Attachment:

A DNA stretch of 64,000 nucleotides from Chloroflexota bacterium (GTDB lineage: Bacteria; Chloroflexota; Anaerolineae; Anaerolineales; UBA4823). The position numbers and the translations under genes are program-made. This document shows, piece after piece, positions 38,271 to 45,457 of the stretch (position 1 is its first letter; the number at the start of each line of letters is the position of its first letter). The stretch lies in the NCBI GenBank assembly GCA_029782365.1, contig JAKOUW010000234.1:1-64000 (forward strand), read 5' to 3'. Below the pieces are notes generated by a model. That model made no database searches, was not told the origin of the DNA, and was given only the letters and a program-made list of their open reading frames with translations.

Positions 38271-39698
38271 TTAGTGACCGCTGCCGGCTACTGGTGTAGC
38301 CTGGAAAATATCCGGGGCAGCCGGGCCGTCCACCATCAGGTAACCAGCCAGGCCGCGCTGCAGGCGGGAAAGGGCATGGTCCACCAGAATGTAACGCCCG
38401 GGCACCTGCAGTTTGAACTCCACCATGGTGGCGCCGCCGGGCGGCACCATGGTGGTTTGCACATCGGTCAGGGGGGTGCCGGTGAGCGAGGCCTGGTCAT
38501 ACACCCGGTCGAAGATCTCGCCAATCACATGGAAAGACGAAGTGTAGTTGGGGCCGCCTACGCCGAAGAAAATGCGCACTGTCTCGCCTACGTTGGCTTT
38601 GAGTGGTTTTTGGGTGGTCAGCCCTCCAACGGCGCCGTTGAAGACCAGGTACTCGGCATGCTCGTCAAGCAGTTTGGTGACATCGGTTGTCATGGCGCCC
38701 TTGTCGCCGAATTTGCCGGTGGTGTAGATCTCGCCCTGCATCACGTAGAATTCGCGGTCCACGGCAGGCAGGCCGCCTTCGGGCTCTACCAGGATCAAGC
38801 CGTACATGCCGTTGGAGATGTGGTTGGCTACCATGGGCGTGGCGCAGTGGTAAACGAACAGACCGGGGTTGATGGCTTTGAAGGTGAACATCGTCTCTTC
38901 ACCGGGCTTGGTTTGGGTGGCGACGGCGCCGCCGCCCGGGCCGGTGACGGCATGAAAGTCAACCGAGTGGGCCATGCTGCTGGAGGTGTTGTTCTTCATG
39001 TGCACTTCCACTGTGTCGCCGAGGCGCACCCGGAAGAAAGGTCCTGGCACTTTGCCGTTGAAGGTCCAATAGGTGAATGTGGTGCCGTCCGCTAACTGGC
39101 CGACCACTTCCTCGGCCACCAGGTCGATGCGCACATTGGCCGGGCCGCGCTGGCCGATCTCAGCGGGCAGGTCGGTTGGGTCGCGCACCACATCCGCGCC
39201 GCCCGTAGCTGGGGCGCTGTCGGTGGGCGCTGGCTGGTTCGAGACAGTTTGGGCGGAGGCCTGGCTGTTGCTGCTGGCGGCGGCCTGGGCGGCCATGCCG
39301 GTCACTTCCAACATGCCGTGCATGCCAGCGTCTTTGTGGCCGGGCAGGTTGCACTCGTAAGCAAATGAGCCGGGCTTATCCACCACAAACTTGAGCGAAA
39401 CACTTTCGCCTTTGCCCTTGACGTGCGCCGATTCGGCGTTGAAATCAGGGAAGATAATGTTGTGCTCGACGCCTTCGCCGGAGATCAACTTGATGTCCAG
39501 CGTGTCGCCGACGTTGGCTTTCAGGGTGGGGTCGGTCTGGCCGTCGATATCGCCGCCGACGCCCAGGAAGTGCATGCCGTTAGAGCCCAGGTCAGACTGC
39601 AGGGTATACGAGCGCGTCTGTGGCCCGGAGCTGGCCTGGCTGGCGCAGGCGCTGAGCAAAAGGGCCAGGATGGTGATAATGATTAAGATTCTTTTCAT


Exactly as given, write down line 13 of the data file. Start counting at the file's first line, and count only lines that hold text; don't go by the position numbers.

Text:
39201 GCCCGTAGCTGGGGCGCTGTCGGTGGGCGCTGGCTGGTTCGAGACAGTTTGGGCGGAGGCCTGGCTGTTGCTGCTGGCGGCGGCCTGGGCGGCCATGCCG